18 insights to the current state of sustainability in the fashion industry through the perspectives of the interviewees, who we categorize as experts within our research area.
Interviews are knowledge-producing conversations in the sense that they work as tools to gain knowledge about how people experience the world (Brinkmann, 2013, p. 1). According to Kvale (2007), the aim of doing an interview is to receive descriptions of the interviewee’s worldviews in regard to the phenomena being examined (pp. 10-11). For the conducted interviews, the purpose was to gain an insight into the worldviews of experts within the research area of sustainability and fashion.
For that, we chose to conduct the telephone interviews as semi-structured, which provided the advantage of enabling us to make follow up questions on specific perspectives presented by the interviewees (Brinkmann, 2013, p. 21). Follow up questions were only raised when found relevant in terms of the research question. In that respect, an advantage of doing individual interviews is that the interviewers can easily lead the interview in a direction that is relevant for the research interest (Brinkmann, 2013, p. 27). Furthermore, the structure also enabled us to leave out certain planned questions if the interviewees had already provided answers for them in previous questions. This provided a sense of control in the interview and avoided unnecessary repetition. The empirical knowledge retrieved and gathered from the expert interviews will be used in our analysis as a way of answering the research question. In fact, the analysis already started during the interviews, since we started interpreting what was being said in the moment of conducting them. According to Brinkmann (2013), an analysis is not solely a subsequent interpretation of a transcription, it starts during the interview (p. 61).
184.108.40.206. The interviewees
The first interview was conducted with Marianne Spanggaard, PR and Communication Coordinator at COZE AARHUS (Appendix 1). COZE AARHUS is a Danish fashion company consisting of two fashion brands, respectively LauRie and ECHTE. According to COZE AARHUS’ Sustainability Report 2019, sustainability is at the core of everything they do (COZE AARHUS, 2019, p. 1). We decided to make an interview with Marianne Spanggaard due to the company’s approach towards sustainability and to gain a direct industry insight on participating in sustainability.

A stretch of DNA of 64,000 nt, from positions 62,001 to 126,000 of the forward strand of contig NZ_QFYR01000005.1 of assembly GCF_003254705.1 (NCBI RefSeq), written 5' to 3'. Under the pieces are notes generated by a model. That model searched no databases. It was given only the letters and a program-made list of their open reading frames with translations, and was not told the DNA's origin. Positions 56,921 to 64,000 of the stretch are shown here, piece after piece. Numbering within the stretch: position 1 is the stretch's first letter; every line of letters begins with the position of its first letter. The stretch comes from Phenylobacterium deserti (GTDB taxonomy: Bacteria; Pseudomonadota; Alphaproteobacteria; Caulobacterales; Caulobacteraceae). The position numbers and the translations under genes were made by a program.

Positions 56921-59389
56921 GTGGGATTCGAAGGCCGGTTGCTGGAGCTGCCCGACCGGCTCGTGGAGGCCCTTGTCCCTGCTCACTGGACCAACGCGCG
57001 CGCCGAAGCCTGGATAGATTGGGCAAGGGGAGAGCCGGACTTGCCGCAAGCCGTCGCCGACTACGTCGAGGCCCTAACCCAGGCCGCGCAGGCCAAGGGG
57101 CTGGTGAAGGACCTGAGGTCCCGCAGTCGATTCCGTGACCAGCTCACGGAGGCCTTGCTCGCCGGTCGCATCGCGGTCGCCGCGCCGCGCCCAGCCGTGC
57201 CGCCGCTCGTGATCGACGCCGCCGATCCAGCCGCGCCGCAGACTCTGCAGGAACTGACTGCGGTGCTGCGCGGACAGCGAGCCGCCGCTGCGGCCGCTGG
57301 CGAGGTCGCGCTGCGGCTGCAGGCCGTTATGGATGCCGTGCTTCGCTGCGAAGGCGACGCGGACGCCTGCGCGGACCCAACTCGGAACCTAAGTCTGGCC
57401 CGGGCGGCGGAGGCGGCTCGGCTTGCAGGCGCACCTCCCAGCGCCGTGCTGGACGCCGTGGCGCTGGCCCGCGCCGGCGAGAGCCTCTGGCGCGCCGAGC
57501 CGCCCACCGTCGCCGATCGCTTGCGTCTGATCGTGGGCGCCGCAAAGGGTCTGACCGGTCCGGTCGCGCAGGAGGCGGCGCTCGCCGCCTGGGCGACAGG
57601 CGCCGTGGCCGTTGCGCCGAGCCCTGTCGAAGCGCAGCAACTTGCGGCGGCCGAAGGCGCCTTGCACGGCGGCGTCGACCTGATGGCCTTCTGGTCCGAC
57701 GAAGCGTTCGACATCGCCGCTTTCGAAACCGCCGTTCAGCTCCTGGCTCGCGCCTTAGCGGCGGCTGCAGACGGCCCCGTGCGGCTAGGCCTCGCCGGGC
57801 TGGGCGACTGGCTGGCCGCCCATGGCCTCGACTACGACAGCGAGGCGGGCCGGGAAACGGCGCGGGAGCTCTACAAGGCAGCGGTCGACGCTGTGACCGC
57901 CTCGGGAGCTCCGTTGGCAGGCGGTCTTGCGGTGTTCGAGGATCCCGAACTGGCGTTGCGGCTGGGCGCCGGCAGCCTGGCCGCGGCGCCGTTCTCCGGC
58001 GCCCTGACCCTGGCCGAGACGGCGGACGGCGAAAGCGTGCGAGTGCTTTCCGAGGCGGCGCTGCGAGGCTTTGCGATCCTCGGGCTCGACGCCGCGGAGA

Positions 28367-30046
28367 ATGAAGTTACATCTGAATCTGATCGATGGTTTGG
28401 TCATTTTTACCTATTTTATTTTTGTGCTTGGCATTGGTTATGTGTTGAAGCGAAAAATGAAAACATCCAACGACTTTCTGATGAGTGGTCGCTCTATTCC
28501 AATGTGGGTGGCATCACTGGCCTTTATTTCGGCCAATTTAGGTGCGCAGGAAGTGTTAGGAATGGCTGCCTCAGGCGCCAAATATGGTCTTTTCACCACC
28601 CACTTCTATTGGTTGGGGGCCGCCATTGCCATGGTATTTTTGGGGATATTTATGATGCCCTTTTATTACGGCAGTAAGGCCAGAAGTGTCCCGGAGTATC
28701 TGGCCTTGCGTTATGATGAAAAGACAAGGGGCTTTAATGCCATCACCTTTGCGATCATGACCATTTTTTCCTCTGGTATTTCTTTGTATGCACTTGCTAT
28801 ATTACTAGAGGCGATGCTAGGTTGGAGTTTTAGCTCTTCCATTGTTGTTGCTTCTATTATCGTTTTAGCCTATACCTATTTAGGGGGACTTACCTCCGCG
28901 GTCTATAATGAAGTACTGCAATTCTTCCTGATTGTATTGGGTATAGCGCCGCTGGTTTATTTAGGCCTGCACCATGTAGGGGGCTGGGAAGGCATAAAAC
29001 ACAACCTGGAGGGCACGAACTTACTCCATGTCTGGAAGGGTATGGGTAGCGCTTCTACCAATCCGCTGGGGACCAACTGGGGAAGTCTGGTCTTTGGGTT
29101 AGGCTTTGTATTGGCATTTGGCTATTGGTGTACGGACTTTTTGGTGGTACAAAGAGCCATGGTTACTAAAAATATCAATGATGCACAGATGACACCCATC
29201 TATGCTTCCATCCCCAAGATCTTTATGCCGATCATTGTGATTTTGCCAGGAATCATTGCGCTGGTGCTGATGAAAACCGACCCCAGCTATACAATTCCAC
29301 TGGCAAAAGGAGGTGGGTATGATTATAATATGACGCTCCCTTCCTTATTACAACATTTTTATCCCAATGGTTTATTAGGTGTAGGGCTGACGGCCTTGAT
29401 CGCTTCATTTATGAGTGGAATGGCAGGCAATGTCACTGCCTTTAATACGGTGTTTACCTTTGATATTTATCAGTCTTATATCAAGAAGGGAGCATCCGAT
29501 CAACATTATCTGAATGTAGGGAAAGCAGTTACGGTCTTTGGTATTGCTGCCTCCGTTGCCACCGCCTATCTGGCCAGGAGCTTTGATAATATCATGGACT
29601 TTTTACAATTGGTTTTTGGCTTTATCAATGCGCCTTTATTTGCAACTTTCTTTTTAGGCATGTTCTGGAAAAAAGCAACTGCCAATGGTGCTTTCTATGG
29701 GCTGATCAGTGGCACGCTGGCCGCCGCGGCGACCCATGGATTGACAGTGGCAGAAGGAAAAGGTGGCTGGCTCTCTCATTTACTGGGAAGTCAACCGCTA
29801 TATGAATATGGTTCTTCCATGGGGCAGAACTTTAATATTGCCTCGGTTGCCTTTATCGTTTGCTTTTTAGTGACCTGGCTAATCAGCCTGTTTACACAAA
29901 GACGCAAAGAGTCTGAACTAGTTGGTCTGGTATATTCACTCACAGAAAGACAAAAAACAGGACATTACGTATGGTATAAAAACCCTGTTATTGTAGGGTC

The second interview was conducted with Kirsti Reitan Andersen, postdoc at Copenhagen Business School (Appendix 2). One of her primary research areas is sustainable fashion (Copenhagen Business
19 School, n.d.). Hence, Kirsti Reitan Andersen has knowledge within the area of our research area and the aim of the interview was to obtain knowledge of the industry from someone who has researched within it and has great knowledge of it. During her research she has worked with different industry players, e.g. through the Mistra Future Fashion research program, and the aim of interviewing her was to get an insight to her perspective on the state of fashion today (Copenhagen Business School, n.d.).
The third interview was conducted with Joachim Marc Christensen, Network Manager at UN Global Compact Network Denmark (Appendix 3). UN Global Compact is an organization whose purpose is to mobilize companies all over the world towards a more sustainable future to create a better world (United Nations Global Compact, n.d.). The reason we decided to interview Joachim Marc Christensen was to gain an understanding of how he perceives sustainability within the fashion industry through his perspective of working with businesses to become more sustainable.
The fourth interview was conducted with Jess Christian Fleischer, Co-Founder & CEO of Son of a Tailor (Appendix 4). Son of a Tailor is a menswear brand based in Copenhagen, which was established in 2014 (Son of a Tailor, n.d.a). The brand focuses on sustainability in the means of transparency and through producing custom-made t-shirts (Appendix 4, l. 169-170 & 139-142; Son of a Tailor, n.d.c). The aim of this interview was, like the one with Marianne Spanggaard, to gain a direct industry insight on practicing sustainability within the fashion industry.